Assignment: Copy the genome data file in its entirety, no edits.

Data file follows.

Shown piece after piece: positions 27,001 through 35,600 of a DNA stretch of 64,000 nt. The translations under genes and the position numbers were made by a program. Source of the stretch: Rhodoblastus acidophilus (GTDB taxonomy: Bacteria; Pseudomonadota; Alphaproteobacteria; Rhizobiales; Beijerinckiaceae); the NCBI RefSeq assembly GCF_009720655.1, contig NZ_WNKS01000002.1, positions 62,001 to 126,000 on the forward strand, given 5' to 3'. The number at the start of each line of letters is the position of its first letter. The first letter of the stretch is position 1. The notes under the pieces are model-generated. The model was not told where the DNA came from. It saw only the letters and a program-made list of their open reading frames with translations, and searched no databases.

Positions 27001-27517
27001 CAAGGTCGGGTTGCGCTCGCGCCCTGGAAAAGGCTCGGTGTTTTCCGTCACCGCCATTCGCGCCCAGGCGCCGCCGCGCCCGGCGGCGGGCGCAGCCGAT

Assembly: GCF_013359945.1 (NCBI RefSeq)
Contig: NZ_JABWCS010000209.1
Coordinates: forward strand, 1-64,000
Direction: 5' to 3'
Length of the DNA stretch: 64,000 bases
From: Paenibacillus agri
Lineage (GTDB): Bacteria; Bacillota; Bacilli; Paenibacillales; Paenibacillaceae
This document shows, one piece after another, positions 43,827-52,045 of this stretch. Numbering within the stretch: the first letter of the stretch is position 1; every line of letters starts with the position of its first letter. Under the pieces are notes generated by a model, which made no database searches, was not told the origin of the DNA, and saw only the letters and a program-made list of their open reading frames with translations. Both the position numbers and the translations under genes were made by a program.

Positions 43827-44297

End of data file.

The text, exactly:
Shown piece after piece: positions 27,001 through 35,600 of a DNA stretch of 64,000 nt. The translations under genes and the position numbers were made by a program. Source of the stretch: Rhodoblastus acidophilus (GTDB taxonomy: Bacteria; Pseudomonadota; Alphaproteobacteria; Rhizobiales; Beijerinckiaceae); the NCBI RefSeq assembly GCF_009720655.1, contig NZ_WNKS01000002.1, positions 62,001 to 126,000 on the forward strand, given 5' to 3'. The number at the start of each line of letters is the position of its first letter. The first letter of the stretch is position 1. The notes under the pieces are model-generated. The model was not told where the DNA came from. It saw only the letters and a program-made list of their open reading frames with translations, and searched no databases.

Positions 27001-27517
27001 CAAGGTCGGGTTGCGCTCGCGCCCTGGAAAAGGCTCGGTGTTTTCCGTCACCGCCATTCGCGCCCAGGCGCCGCCGCGCCCGGCGGCGGGCGCAGCCGAT

Assembly: GCF_013359945.1 (NCBI RefSeq)
Contig: NZ_JABWCS010000209.1
Coordinates: forward strand, 1-64,000
Direction: 5' to 3'
Length of the DNA stretch: 64,000 bases
From: Paenibacillus agri
Lineage (GTDB): Bacteria; Bacillota; Bacilli; Paenibacillales; Paenibacillaceae
This document shows, one piece after another, positions 43,827-52,045 of this stretch. Numbering within the stretch: the first letter of the stretch is position 1; every line of letters starts with the position of its first letter. Under the pieces are notes generated by a model, which made no database searches, was not told the origin of the DNA, and saw only the letters and a program-made list of their open reading frames with translations. Both the position numbers and the translations under genes were made by a program.

Positions 43827-44297